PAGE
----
Amanda Millar is one of New Zealand's most experienced and awarded television journalists. Millar has reported on many high profile 60 Minutes and 20/20 stories, including stories on former police Assistant Commissioner Clint Rickards, 'Parnell Panther' Mark Stephens, and disgraced Christchurch GP Morgan Fahey. In 2018 she directed her debut feature Celia, about social justice advocate Celia Lashlie.
Geoff Jamieson was working as a mechanic in Queenstown when he was asked to help out on landmark 70s television series Hunters's Gold. So began a busy career as a camera grip on a run of classic TV dramas, as well as the ambitious shoots for movies The Quiet Earth and The Piano. Jamieson passed away on 24 May 2016.
Keith Slater started his journalism career at South Pacific Television before becoming a director, then taking the helm as Auckland Bureau Chief in TV3's newsroom. Along the way he produced shows like Fair Go and Country Calendar, but his heart belonged to current affairs, where his list of credits included TV3's primetime news, 60 Minutes, 20/20, Nightline and Campbell Live. Slater passed away in June 2017.
Geoff Murphy was a leading figure in the new wave of Kiwi filmmakers that emerged in the 1970s. His movie Goodbye Pork Pie became the first blockbuster of the local film renaissance. He completed an unsurpassed triple punch with Utu and sci-fi classic The Quiet Earth. Noted for his skill at action, knockabout comedy, and melding genres, Murphy spent a decade in Hollywood before returning home.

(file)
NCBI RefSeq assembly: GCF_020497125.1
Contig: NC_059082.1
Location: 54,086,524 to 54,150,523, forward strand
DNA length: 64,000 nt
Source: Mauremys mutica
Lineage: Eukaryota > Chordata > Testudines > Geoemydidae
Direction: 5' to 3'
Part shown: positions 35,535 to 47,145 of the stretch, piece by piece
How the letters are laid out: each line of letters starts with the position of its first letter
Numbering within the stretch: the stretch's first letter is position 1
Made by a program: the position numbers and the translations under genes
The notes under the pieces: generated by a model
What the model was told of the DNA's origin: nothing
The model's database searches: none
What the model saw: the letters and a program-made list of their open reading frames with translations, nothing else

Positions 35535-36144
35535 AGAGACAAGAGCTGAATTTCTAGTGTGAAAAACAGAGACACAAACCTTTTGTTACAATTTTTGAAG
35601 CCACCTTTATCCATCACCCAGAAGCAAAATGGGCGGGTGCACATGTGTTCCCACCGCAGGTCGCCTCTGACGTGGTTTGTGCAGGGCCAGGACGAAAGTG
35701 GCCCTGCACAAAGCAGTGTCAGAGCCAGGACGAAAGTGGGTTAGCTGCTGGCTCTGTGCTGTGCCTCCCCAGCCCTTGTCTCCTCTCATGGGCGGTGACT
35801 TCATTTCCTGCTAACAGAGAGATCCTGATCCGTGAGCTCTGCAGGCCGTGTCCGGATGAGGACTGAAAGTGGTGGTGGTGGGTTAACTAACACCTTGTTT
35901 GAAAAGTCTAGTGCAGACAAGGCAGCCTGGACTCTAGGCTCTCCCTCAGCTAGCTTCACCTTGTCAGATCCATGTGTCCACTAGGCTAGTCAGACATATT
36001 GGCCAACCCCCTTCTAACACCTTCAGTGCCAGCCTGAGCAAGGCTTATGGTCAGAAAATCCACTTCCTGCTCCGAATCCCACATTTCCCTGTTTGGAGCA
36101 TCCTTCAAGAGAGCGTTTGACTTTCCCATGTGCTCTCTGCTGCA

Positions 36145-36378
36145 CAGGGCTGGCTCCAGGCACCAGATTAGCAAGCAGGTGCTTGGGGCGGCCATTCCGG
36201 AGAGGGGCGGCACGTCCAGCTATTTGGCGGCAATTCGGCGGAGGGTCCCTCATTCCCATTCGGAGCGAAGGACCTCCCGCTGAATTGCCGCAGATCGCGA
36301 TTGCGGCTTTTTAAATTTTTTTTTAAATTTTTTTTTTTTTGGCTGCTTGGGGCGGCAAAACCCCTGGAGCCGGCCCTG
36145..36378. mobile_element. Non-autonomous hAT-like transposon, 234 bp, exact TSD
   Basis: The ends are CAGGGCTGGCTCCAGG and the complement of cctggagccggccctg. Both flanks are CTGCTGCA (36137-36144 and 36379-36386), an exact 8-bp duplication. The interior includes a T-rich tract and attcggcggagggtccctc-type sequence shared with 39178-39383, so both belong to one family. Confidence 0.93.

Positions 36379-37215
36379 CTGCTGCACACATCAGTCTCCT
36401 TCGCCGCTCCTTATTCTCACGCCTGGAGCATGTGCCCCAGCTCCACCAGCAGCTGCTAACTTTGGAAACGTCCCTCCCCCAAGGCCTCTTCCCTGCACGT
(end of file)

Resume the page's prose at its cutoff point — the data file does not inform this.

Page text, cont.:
Clinical psychologist Nigel Latta first made his mark on Kiwi television in 2008 with Beyond the Darklands, based on his book Into the Darklands, about New Zealand criminals and how they came to be. Latta hosted the show for five seasons, alongside three lighthearted, politically incorrect series about teenagers and other humans. 2014 saw the launch of wide-ranging issues show Nigel Latta.
Margaret Mahy was a renowned author of children's books who also wrote for television. Amongst her many international awards is the Hans Christian Andersen Award (known as the Little Nobel Prize) for a "lasting contribution to children's literature". A highly visual writer, Mahy both wrote for the screen (Maddigan's Quest, Strangers), and her books inspired a number of programmes. She passed away on 23 July 2012.